Sunday, May 23, 2010

The Boot, but not the Heel (Time For Better Search Engines, Part 2)

Well, here we go.

As many people must know, Secretary of the Interior Salazar did say "Our job basically is to keep the boot on the neck of British Petroleum to carry out the responsibilities they have both under the law and contractually to move forward and stop this spill,", which I discovered by throwing words out of the quote (as I should have thought to do); in particular, Rand Paul "improved" it just a bit by adding a heel ("boot heel on the") and changing "neck" to "throat". An ugly image that should have been disavowed by the administration, instead of being repeated, somewhat sheepishly, by Robert Gibbs, the worst presidential press secretary I can remember, at least I can honestly say that has always been my gut feeling.

But it affords an excuse for another lesson on search engines. Voila: which I found, described as "experimental" on searching for "search engine" "by date". I had already tinkered with the quote removing the heel, and continuing to use "-rand" "-paul" to find only pages with no mention of rand or paul, and was coming up with Robert Gibbs, then it was Gibbs quoting Salazar.

But the google news timeline really let me do just what I'd been wanting to do, namely find "who said it first". When I did a search for "boot on the neck of bp" using the timeline, I got an array of columns, one per date, with news stories. The bad news is it seems to be limited to news stories from major sources, but it did give a graphic picture of stories containing the phrase blowing up starting on 5/21, when Rand Paul was quoted slightly misquoting the quote. Arrows let me walk back in time -- little or nothing from May 13-20, then a cluster of references going all the way back to May 2, and then stopping.

I find the interface nicely graphic, but slow and cumbersome, and if somebody used the phrase a year or 2 ago, it really wouldn't be much help (correct me, google, if you can). But it did the job, and nicely shows the value of such a feature if we just improve on it a bit, and integrate it into regular google.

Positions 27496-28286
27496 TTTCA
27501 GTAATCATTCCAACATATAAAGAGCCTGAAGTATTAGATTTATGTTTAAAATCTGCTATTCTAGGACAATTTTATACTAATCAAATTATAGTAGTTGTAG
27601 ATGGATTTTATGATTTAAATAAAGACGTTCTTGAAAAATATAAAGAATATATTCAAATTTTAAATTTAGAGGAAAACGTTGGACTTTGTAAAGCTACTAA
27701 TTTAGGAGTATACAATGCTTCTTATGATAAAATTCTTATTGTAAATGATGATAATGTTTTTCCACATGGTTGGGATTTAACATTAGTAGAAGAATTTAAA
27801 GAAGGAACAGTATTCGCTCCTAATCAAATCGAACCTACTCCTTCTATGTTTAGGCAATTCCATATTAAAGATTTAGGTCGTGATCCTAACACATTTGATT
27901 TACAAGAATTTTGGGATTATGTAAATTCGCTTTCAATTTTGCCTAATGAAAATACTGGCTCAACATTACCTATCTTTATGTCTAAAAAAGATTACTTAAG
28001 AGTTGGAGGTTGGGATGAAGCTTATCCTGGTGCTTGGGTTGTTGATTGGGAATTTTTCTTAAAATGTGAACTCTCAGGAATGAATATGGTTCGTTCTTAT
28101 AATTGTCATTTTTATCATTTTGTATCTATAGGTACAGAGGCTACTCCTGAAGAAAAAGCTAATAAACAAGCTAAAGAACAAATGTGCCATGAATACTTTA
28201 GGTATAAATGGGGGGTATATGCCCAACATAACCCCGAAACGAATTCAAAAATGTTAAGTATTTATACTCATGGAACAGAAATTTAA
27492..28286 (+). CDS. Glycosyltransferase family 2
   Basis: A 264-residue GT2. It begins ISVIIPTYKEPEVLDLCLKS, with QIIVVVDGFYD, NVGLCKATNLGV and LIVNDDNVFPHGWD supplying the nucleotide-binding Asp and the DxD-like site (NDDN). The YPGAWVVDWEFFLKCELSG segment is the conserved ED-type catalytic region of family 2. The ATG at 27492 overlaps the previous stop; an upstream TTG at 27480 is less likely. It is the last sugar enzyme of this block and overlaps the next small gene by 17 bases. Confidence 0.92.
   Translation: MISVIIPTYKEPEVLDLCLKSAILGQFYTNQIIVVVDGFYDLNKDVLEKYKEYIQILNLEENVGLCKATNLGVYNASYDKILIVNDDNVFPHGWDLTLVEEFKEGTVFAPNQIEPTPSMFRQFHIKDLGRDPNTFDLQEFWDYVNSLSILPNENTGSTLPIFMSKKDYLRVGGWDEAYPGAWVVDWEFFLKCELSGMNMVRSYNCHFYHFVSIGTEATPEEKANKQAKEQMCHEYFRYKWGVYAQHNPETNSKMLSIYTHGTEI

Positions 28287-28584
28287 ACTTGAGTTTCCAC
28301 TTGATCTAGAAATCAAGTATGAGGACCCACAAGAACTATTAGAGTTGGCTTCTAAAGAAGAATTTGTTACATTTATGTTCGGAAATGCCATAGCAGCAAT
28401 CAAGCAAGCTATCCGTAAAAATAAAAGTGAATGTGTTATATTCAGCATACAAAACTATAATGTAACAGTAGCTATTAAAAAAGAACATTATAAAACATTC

It also suggests another class of improvements we could use in our search engines: something approaching search by meaning. Computers can't really "understand" meaning, but they are getting better and better with translation, which indicates quite a bit of adaptation to the structure of language, and so, suppose I could have posed a search like this:

"{boot heel}* on the neck ..." where {...}* means "What's in the bracket or something roughly equivalent".

One problem is, if you have a million exact matches, and a smaller number of modified matches, how to give the user some handle on the variation(s). Typical "search by relevance" arguments would probably see the exact match as way better than the inexact match, so that it would be way, way down on the list. I'd suggest something like, as either an alternative or addition to the current type of google listing, something like:

"boot heel on the throat" 11,707 hits [date range: 5/21-5/23]
"boot heel on the neck..." 1,305 hits [date range: 5/21-5/23] (I'm making the numbers up)
"boot on the neck" 7,222 hits [date range 5/2-5/23]

and then you would click on a variant to see all the specific examples in the format normally used by google, or another search engine.

There is much more to be said about search engines, and vastly much more that I don't know, I'm sure.

The thing about the internet is "The truth is out there", but often, like the dynosaur bone in the rock, it can be quite a job to pry it out of there.

No comments:

Post a Comment